’s science’, Tylor charged the modern study of human diversity with the following mission: “Theologians all to expose,—/’Tis the mission of Primitive Man” (quoted in Larsen 2014: 30 ). Whether anthropologists deign to avoid or expose it, theology

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Masquerading Early Modern Disability

Sexuality, Violence, and the Body (Politic) in Richard III

Lauren Coker

Building on Katherine Schaap Williams’s (2009) reading of the play, this article uses a disability studies approach to consider Richard Loncraine’s 1995 film adaptation of Shakespeare’s Richard III. Loncraine’s adaptation allows modern-day viewers to experience a highly visual (and often intimate) exchange with Sir Ian McKellen as Richard Gloucester. Specifically, Gloucester’s verbal claims of a disability that renders him unsuitable as a leader and a lack of sexual prowess are juxtaposed alongside sexually violent visual actions and imagery—particularly in the form of phallic symbols. The juxtaposition of verbal passivity in opposition to visual aggression demonstrates how Richard showcases or hides his disability as he pursues the throne: the first half of the film features Richard masquerading ability, while the second half features him masquerading disability.

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The Other Secular Modern

An Empirical Critique of Asad

Steve Bruce

Talal Asad explains the marginalization of religion in liberal democracies by invoking the modern state's desire to control. This paper argues that, in the Anglophone world, self-conscious secularism played little or no part in the secularization of public life. The expansion of the secular sphere was primarily an unintended consequence of actions by religious impositionists. Far from leading the promotion of the secular, the state had to be pressed by the demands of religious minorities to reduce the powers of established religion. The state provision of secular social services was usually a reaction to the inability of competing religious organizations to continue their provision. As this review of church–state relations in the UK, USA, Australia, Canada, and New Zealand shows, the reduction in the social power of religion owed more to the failure of Christians to agree than to a deliberately secularizing state.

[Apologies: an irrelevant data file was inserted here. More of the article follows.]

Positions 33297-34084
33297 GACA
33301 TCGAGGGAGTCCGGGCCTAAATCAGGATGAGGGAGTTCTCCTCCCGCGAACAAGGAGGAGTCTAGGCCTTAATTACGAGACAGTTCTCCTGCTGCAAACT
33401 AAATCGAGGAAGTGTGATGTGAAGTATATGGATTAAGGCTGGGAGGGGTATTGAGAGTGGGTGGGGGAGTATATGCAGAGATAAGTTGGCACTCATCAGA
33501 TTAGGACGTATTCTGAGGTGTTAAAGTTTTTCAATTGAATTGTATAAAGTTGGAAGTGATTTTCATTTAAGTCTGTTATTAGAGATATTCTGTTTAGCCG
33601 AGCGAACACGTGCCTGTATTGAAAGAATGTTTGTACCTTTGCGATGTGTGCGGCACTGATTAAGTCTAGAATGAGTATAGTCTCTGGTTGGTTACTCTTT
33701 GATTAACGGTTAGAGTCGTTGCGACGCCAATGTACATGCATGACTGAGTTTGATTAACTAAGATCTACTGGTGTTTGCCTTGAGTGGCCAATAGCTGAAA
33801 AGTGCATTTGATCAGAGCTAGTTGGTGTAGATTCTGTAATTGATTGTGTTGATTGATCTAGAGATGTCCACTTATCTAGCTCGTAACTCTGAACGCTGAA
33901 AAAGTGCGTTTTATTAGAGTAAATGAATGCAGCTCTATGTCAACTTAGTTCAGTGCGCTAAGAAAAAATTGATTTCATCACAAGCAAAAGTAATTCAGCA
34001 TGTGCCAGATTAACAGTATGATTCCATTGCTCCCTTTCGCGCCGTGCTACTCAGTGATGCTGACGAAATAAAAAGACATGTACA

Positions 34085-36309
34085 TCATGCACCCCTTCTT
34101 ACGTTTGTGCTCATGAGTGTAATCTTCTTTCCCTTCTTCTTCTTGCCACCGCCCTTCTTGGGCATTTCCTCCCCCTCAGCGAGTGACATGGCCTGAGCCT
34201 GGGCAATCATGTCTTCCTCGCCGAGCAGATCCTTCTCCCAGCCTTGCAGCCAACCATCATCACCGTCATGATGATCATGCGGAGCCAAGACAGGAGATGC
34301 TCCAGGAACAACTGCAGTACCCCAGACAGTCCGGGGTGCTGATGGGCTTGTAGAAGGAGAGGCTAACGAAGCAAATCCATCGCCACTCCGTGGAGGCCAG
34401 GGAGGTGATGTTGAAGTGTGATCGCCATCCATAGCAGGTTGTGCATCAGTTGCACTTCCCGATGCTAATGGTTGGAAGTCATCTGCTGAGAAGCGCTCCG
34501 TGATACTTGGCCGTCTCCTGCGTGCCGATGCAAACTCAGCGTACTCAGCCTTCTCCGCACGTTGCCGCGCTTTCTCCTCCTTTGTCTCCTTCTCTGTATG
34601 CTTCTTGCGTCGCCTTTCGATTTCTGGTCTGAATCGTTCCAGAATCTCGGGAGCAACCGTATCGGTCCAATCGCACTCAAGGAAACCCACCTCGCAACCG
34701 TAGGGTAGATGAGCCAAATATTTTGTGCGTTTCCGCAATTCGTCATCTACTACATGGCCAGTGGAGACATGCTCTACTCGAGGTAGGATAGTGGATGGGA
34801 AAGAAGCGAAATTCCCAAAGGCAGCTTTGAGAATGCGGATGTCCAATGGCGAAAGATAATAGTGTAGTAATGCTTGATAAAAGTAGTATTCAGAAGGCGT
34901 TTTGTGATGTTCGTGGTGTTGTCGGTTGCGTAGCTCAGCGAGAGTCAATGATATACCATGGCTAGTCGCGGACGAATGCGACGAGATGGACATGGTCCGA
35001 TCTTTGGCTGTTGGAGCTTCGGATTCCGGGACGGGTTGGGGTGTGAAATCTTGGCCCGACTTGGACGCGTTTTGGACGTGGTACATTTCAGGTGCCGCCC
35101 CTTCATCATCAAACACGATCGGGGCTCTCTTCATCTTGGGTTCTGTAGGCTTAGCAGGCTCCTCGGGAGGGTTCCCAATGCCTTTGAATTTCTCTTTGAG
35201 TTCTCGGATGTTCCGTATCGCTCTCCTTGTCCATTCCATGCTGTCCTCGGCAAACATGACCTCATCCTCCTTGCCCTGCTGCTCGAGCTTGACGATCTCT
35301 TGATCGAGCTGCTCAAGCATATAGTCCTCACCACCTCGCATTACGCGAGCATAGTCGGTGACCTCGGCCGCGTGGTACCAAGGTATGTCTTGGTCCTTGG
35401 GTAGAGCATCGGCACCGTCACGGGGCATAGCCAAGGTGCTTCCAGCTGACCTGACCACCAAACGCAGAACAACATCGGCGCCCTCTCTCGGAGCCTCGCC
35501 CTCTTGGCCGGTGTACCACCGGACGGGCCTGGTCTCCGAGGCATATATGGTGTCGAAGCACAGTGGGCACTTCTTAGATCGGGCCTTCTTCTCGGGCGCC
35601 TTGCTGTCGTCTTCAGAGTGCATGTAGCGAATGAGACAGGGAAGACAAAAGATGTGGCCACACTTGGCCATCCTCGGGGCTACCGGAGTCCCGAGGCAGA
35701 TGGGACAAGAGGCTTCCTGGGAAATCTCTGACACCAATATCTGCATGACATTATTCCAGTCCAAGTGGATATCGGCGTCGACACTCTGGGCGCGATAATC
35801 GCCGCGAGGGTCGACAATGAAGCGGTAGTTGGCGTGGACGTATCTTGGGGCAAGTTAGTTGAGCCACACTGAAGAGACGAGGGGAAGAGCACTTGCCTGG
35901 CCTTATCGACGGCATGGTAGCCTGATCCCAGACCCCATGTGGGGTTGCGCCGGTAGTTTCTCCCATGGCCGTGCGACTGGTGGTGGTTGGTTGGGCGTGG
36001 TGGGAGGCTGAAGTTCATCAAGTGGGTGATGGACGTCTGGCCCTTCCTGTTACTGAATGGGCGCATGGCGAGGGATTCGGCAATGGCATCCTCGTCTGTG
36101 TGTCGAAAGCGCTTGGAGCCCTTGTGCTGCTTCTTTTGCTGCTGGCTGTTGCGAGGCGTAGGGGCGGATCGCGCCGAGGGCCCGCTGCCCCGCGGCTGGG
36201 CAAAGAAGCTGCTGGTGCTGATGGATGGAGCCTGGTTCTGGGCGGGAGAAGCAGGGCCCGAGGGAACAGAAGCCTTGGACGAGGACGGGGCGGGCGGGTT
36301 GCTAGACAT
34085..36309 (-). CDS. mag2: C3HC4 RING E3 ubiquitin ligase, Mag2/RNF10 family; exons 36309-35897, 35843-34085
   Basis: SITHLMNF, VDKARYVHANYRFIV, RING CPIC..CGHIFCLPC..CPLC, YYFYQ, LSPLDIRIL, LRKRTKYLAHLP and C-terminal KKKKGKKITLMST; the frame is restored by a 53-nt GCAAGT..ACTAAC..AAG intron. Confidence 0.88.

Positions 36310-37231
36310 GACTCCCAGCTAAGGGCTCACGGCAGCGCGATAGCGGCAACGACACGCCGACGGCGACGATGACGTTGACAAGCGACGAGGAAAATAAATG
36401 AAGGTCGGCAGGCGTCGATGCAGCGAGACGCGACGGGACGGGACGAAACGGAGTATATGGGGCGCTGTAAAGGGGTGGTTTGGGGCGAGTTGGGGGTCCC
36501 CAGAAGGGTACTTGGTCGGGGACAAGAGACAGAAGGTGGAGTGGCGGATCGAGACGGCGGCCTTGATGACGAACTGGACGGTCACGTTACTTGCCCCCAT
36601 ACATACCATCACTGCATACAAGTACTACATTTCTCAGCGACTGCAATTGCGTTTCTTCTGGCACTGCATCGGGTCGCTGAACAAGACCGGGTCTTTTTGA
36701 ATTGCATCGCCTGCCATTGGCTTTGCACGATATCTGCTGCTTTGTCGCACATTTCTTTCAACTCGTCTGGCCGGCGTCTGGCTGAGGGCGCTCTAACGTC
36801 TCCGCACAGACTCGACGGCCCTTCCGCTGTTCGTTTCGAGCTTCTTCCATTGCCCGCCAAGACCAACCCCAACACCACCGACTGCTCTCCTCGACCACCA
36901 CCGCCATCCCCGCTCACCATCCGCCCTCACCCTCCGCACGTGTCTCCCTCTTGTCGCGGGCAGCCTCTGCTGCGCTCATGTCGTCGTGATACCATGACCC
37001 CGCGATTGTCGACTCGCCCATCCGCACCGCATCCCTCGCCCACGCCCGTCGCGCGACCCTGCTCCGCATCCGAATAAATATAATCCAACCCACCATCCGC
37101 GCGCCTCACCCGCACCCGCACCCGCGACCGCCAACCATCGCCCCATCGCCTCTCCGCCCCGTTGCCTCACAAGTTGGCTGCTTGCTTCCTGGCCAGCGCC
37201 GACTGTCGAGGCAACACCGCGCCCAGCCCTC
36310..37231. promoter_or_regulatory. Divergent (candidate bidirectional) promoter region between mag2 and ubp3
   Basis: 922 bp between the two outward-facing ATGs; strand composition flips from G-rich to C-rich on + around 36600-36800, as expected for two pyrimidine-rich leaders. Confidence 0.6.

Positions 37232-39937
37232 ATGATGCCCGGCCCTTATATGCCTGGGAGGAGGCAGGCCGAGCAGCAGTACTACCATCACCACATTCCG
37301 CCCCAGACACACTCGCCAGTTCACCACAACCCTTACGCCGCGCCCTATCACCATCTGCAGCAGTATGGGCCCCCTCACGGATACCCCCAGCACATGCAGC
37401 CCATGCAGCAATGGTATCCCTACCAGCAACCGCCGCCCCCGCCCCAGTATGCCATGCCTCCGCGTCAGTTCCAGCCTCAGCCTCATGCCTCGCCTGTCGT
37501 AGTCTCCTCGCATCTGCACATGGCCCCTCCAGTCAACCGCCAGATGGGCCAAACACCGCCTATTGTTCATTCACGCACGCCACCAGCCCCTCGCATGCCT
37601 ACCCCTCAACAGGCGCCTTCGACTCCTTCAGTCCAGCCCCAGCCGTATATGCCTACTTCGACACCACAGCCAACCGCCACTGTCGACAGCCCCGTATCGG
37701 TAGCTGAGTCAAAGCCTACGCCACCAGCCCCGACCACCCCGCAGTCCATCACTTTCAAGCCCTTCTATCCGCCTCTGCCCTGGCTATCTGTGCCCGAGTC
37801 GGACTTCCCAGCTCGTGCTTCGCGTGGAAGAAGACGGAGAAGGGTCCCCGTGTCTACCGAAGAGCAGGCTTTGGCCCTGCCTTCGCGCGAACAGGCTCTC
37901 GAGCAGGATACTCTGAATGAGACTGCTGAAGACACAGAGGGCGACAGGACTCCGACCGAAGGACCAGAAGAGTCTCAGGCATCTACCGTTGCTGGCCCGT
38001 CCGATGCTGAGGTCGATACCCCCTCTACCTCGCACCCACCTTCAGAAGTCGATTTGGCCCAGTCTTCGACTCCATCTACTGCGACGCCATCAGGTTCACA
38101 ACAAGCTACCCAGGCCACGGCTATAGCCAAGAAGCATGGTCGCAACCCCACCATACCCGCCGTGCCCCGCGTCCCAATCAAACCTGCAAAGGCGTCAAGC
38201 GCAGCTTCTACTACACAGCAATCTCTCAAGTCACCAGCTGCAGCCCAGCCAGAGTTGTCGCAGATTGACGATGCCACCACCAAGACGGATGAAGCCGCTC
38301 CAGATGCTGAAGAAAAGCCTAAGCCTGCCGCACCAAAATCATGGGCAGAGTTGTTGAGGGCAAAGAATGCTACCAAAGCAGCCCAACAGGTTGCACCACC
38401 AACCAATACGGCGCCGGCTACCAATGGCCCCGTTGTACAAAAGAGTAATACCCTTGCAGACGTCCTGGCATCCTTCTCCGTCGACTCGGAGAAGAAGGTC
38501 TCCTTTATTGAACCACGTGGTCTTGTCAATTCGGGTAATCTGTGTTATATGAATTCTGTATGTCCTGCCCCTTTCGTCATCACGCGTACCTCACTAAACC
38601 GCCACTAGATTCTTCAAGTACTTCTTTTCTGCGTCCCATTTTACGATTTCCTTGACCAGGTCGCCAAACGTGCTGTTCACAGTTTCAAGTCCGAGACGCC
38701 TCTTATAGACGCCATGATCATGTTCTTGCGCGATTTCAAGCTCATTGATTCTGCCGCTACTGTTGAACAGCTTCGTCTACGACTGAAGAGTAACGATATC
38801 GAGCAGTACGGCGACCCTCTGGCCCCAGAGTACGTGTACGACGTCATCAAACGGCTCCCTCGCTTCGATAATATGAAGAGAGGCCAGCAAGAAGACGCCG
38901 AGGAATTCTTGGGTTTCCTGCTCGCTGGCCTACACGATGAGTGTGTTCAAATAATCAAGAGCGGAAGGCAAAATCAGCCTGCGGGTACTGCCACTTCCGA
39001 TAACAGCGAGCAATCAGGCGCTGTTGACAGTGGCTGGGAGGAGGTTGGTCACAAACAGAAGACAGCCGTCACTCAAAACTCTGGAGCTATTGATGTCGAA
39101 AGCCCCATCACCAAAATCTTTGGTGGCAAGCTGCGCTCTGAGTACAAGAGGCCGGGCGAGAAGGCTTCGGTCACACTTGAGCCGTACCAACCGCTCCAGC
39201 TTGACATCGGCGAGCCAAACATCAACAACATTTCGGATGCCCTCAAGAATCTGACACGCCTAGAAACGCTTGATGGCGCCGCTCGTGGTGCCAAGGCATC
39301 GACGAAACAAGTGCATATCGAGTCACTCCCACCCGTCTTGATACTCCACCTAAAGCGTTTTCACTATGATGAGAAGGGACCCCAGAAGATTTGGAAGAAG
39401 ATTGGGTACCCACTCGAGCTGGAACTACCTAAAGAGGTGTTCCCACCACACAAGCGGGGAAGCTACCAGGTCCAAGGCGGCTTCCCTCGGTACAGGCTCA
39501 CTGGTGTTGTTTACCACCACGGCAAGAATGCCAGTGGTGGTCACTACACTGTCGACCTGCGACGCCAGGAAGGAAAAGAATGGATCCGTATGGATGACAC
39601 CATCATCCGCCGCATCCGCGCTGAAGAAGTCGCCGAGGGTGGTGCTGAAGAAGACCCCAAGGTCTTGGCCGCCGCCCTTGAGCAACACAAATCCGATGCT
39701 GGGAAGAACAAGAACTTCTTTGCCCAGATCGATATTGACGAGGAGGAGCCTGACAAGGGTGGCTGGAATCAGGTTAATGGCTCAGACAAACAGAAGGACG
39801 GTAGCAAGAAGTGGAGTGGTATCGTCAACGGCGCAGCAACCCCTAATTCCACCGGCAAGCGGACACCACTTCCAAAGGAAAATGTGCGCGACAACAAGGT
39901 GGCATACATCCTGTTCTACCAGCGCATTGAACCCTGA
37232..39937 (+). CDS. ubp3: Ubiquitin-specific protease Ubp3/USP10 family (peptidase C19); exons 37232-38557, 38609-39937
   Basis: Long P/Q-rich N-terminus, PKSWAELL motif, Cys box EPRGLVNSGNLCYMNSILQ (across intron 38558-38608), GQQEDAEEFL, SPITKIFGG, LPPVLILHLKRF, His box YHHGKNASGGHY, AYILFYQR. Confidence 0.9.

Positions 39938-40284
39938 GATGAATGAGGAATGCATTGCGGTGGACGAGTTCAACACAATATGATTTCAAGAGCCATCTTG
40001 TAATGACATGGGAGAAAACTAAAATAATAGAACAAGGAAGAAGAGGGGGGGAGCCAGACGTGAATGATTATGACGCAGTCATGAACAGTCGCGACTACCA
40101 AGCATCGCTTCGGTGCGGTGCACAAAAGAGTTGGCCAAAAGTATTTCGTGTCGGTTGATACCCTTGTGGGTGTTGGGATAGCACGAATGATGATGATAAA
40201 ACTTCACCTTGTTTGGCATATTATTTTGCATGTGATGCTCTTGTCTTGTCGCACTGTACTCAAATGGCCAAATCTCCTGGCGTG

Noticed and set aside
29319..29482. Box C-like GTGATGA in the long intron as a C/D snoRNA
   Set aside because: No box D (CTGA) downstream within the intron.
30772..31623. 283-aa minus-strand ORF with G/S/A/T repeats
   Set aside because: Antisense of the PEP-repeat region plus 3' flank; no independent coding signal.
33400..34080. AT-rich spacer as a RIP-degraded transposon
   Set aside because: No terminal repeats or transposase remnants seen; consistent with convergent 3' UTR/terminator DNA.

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Christopher J. Paskewich

Which of the regimes of the modern world is the best? The political philosopher Leo Strauss provides a useful context for this issue by weighing the three primary regimes he finds available to modernity: traditional regimes, liberal regimes, and the universal state (in the manner of the French philosopher, Alexandre Kojève). He posits a new cycle of regimes for the modern world, just as Plato and Polybius did for the ancient world. Strauss suggests that the post-Enlightenment tendency is toward a universal state, but he asserts that a highly traditional, but liberal, regime is the most desirable for us.